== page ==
Martin Scorsese’s characters often talk in expressively rhythmic fashions, their discursive ramblings growing more complex and revealing the longer they speak—a tendency that’s embodied by the scene in Goodfellas in which gangsters debate whether or not Joe Pesci’s charismatic and terrifying character is “funny.” This sort of conversation is often poetic, suggesting a street-wise iambic verse and complementing the more obvious affinities that Scorsese’s films share with the musical genre, such as swooping choreography that’s timed to songs that the filmmaker adores.
In this context, Scorsese’s adaptation of Edith Wharton’s The Age of Innocence isn’t quite the departure for the filmmaker that it’s often made out to be. The film is set in a rarefied age—upper-crust New York City society of the 1870s—that’s worlds away from Scorsese’s contemporary working-class gangsters, but it’s concerned nevertheless with conversation as an intricate form of warfare. Unlike those of many of Scorsese’s films, the verbal confrontations of The Age of Innocence aren’t followed by physical violence, which can clear the air for the characters and the audience, serving as a kind of emotional orgasm. Wharton created a world that thrives on innuendo and subtext, which Scorsese informs with his own neurotic maximalism. As Joanne Woodward’s narrator says of The Age of Innocence’s New Yorkers: “They all lived in a kind of hieroglyphics world. The real thing was never said or done or even thought, but only represented by a set of arbitrary signs.”
This is the world of the young attorney Newland Archer (Daniel Day-Lewis), and Scorsese renders this realm’s “hieroglyphics” with obsessive, devotional flair. The film opens at a theater that’s tellingly featuring a production of Faust, and Scorsese’s camera seems to be everywhere at once. One moment we’re drinking in the performance’s bright yellow roses, which become a recurring symbol throughout the film, expressive of Newland’s longing for Countess Ellen Olenska (Michelle Pfeiffer), the cousin of his fiancée, May Welland (Winona Ryder). And in another moment, Scorsese’s camera closely surveys the pocket watches, napkins, glasses, vests, dresses, and jewelry of the people in the audience, cataloguing their customs with zoological scrutiny. Whispers tell the audience that Ellen is an outcast for leaving her husband under dodgy circumstances, though her family, the Mingotts, are standing by her. But preciously few sentiments are uttered directly, just a few scraps of gossip that can be discerned as the Faust performance rages on.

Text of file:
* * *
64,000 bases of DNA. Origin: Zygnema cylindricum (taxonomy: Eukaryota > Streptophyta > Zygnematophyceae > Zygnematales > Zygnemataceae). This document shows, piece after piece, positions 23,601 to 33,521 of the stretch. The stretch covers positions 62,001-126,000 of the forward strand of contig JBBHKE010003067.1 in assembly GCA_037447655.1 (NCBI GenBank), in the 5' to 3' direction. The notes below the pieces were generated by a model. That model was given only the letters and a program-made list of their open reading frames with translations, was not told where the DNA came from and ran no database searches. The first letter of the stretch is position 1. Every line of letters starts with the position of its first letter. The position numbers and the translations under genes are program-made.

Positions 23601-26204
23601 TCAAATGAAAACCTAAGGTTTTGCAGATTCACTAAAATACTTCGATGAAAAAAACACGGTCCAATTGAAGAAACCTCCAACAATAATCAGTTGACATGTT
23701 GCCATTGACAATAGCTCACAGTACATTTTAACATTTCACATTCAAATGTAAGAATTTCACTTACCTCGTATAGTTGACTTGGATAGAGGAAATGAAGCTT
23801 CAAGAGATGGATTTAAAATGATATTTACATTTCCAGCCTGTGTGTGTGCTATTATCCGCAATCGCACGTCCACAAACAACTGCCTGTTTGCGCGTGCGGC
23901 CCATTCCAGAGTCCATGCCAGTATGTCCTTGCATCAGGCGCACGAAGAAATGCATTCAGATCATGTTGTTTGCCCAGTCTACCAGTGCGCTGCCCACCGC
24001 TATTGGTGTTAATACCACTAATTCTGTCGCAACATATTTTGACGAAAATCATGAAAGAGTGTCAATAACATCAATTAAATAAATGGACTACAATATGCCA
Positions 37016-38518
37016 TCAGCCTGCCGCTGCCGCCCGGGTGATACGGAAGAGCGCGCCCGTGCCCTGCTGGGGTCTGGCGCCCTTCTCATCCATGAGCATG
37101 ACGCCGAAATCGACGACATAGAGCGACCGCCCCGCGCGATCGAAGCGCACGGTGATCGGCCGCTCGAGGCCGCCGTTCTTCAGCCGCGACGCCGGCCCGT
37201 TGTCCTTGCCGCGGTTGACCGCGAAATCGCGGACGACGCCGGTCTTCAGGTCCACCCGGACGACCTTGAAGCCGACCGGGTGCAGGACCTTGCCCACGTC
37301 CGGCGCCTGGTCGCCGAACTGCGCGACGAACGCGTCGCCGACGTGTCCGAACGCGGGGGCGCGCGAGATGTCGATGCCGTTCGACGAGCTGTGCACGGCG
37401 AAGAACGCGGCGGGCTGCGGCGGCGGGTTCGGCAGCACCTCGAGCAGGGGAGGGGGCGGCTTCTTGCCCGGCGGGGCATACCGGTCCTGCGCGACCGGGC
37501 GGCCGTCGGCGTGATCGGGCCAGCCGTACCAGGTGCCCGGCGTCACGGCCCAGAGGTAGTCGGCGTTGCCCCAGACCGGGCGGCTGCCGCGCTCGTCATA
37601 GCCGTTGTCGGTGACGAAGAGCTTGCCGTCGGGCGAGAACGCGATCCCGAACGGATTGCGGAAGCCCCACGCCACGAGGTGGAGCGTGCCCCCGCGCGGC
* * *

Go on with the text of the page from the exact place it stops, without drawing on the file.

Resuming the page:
When nothing can be said directly, every element of life is informed with a ripe sense of innuendo that’s suppressive as well as erotic. When Newland meets Ellen for the first time in years, in the Mingotts’ opera balcony, his reluctance to kiss her hand speaks volumes. He shakes it instead, and Ellen clearly remembers this gesture later in the film, offering her hand to Newland in a different manner, this time anticipating that it will be shaken rather than kissed. Such minute behavioral tremors—of which there are many in the film—are the very manna of this world, and failure to recognize them potentially conjures social destruction. These sequences pave the way for the film’s great love scene, in which Newland unbuttons Ellen’s glove, as if it’s a corset, and kisses her wrist. In a rigid age, such action makes for an explosion of emotion.
Scorsese regrets the tragedy of denial while celebrating the heightening of senses that springs from possessing the discipline to care for something one cannot have. In The Age of Innocence, he captures the exquisite agony and pleasure of passion that’s forced to remain theoretical, which is one of the overriding themes of Scorsese’s career, and which was manifestly made explicit in the director’s Silence. To nurse a yearning for something one can’t have, like a barely stoked ember, requires a distinct mixture of courage and idiocy. And such disappointment—and such willful diminishment—paradoxically reminds Scorsese’s protagonists that they’re alive.